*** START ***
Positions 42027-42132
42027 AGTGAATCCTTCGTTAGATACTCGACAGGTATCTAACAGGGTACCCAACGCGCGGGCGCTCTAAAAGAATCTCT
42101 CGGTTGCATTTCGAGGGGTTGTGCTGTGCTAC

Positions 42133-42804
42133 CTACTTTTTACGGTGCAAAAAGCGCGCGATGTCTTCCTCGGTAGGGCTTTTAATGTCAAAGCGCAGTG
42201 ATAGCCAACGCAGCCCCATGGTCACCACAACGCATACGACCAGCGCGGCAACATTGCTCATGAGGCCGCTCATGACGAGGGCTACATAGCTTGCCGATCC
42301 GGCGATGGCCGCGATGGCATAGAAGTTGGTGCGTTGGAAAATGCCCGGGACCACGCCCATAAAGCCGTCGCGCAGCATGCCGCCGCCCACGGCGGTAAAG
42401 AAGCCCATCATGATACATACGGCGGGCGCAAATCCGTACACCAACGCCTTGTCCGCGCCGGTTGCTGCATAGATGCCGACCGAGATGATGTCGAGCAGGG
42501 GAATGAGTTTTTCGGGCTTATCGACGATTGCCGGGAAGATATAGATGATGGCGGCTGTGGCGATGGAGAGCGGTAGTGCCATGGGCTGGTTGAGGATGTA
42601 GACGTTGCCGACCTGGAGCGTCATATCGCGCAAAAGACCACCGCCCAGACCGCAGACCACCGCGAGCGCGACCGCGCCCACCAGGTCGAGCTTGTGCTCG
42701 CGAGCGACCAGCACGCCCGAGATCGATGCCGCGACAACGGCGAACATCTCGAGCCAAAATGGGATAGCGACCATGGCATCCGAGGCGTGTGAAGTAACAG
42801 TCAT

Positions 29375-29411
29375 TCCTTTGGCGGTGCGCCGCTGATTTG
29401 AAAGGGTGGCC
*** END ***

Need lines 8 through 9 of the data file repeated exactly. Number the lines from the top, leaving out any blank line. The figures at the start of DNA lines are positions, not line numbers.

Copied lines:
42401 AAGCCCATCATGATACATACGGCGGGCGCAAATCCGTACACCAACGCCTTGTCCGCGCCGGTTGCTGCATAGATGCCGACCGAGATGATGTCGAGCAGGG
42501 GAATGAGTTTTTCGGGCTTATCGACGATTGCCGGGAAGATATAGATGATGGCGGCTGTGGCGATGGAGAGCGGTAGTGCCATGGGCTGGTTGAGGATGTA